Protecting young children and others in your home from burns caused by hot water can be a concern. Water temperatures over 120° F (48° C) can potentially cause scalds. That’s why a water temperature assessment is part of a general home inspection.

Noteworthy News

This assessment has two parts: First, the inspector uses a thermometer, usually held under the water in the shower while operating at least one other water fixture to determine any significant changes in water temperature.

The temperature in the shower is adjusted to about 105° F (40° C). Next, the inspector will flush the toilet and turn on the sink. If the water temperature in the shower shifts more than five degrees, the inspector will note it in the inspection report. This same test is also used to help assess and report on water volume and flow in the home. The inspector will note visible changes in the water volume or flow when all three fixtures are operating.

To test the general temperature of a home’s hot water, your inspector will turn on the hot water in the kitchen and test it with the thermometer. Inspectors frequently find that a home’s water is too hot, but the temperature setting usually can be changed on the water heater to protect people in your home.

Maintenance Matters

Window Cleaning Tips

April is a good month to uncover the windows and let in the sunshine. Dirty windows can seriously dull the moment, so consider a good washing first.

MAINTENANCE MATTERS

Take off the screens. Lay them on a flat surface. Wet the screens thoroughly. Scrub lightly, being careful not to bend the material in the screen. Repair holes. Open any weep holes blocked by sealant, dirt or paint. Open weep holes help pull moist air out of the home and prevent mold and mildew. Reapply weather stripping or sealant. Vacuum any debris from inside the sill and replace the screens. You can use a fine steel wool to clean the tracks to prevent sticking.

If you can, clean and repair windows on cool, cloudy days. Warm, sunny days tend to cause windows to dry too fast, leaving behind streaks and spots. Reassemble windows and enjoy some terrific natural light indoors.

If you are using a ladder to reach the outside of windows, it might be a good time to check the gutters and downspouts for build-up, debris or damage. Clean out any leaves, twigs or other items that may be clogging gutters. Check the manufacturer instructions and follow and safety precautions every time you use a ladder.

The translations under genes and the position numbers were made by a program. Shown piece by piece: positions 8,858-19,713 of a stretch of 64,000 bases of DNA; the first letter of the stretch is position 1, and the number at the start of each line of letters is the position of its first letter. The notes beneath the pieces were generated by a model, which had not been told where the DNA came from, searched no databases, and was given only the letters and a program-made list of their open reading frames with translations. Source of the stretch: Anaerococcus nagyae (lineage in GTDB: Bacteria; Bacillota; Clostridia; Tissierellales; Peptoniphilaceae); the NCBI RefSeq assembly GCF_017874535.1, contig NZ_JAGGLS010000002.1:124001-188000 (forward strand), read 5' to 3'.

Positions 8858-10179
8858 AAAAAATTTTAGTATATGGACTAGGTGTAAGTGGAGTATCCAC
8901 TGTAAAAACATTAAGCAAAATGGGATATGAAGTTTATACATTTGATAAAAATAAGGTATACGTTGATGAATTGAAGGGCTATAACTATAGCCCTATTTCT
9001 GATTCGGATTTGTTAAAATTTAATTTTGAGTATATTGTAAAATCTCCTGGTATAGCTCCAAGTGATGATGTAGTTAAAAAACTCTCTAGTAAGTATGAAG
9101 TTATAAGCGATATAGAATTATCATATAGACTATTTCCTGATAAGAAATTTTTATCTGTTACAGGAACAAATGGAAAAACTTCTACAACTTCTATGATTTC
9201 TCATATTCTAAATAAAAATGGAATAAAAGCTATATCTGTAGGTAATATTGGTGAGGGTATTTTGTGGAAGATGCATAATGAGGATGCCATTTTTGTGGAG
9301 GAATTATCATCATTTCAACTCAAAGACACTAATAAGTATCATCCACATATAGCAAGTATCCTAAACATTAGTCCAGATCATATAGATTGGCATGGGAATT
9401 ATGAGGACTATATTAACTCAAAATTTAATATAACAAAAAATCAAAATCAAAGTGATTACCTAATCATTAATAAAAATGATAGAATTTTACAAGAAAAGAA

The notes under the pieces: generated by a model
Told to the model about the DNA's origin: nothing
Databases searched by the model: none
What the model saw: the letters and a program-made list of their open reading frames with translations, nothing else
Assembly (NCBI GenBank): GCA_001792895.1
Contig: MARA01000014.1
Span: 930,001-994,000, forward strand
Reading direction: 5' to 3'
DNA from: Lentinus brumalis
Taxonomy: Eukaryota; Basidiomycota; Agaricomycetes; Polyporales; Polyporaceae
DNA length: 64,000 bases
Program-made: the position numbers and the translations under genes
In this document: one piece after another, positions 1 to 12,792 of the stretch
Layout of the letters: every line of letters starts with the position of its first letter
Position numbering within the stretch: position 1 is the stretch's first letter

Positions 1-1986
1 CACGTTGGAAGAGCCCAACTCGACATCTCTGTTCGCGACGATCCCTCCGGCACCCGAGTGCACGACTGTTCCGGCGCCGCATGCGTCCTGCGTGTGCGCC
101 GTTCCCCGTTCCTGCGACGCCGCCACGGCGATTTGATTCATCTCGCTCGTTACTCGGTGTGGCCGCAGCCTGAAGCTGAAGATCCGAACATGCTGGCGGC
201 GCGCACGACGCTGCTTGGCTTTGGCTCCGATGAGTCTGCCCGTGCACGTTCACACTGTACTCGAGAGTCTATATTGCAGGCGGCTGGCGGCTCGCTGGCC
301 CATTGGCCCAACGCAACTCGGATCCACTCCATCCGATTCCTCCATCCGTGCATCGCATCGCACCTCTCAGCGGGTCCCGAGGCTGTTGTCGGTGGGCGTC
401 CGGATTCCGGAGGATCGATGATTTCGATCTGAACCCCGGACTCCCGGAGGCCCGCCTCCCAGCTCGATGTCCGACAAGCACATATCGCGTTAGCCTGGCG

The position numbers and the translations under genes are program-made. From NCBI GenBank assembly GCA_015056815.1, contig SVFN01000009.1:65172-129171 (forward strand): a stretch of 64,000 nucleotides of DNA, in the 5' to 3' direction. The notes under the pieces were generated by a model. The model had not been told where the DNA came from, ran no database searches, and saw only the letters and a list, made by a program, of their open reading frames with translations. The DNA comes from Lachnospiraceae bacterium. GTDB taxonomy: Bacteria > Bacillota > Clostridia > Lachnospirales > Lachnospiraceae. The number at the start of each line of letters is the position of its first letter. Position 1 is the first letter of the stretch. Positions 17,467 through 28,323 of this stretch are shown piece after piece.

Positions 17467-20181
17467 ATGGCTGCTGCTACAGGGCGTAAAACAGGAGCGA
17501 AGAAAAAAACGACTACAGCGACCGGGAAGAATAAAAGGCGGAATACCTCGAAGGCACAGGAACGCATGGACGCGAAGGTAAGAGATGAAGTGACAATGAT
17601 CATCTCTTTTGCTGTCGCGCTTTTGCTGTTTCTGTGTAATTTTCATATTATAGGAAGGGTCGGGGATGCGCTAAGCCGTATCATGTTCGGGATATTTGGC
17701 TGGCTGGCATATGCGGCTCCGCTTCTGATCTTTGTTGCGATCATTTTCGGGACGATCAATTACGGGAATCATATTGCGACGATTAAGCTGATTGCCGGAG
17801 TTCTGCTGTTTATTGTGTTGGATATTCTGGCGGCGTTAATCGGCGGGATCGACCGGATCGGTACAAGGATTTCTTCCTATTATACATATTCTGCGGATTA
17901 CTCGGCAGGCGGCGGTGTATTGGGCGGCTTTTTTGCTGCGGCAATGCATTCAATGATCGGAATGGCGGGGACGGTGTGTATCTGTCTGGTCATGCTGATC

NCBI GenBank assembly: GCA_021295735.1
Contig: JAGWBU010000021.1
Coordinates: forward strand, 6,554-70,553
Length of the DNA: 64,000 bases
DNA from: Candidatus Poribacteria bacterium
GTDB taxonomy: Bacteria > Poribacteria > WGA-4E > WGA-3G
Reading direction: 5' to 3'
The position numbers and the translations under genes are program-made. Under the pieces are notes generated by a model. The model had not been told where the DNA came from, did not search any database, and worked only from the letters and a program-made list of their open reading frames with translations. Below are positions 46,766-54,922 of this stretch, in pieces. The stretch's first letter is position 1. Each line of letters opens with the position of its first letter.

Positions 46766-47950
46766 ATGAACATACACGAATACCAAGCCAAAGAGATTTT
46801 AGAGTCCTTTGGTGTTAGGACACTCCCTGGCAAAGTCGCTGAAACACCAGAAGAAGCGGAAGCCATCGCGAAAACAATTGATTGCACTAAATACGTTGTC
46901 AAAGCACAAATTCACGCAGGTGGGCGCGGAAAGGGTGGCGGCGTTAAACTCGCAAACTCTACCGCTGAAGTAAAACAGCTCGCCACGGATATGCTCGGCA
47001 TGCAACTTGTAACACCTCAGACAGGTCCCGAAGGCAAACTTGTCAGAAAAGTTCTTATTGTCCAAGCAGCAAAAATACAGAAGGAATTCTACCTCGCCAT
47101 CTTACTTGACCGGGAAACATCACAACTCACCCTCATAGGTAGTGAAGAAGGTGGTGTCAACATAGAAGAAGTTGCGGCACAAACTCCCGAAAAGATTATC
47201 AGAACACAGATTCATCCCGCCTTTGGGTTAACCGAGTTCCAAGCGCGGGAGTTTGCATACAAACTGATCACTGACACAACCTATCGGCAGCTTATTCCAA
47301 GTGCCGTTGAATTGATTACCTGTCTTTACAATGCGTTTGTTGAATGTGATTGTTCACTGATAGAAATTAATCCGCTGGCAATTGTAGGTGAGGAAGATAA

Did You Know?

Bringing Electricity Home

Do you know where your home’s electricity comes from? The electrical connections powering today’s homes start at a transformer on a pole or somewhere on the ground near the house. Transformers on the ground signify buried electrical lines. Transformers on a utility pole mean the electrical lines come into the house via overhead wires.

If your electrical lines are buried, they won’t be visible outside your home. However, if you have overhead electrical wires, you should regularly take a look at them for safety reasons. Damage to the wire or insulation around the wire can cause electrocution, so look for those things. You can likely check the overhead wires from the ground, and you should never touch the electrical lines.

Height regulations for electrical lines vary from one city to another. For general purposes, all electrical lines should be out of reach of people, vehicles, ladders and other equipment. This includes areas above pools, decks, porches and balconies. Electrical wires should also be clear of trees or other obstructions, including the corner of the house or the edge of a gutter, which could cause abrasion and expose bare wires. Finally, electrical lines should not touch other utility lines entering the home, such as the telephone or cable line.

Monthly Trivia Question

Before Spring, Spring time and Springing time, what was the season known as based on an old English word?

  1. Lent
  2. Advent
  3. Epiphany
  4. Pentecost

Be the first to answer correctly and win a $10 Starbuck’s gift card. Submit your answer to find out if you’ve won.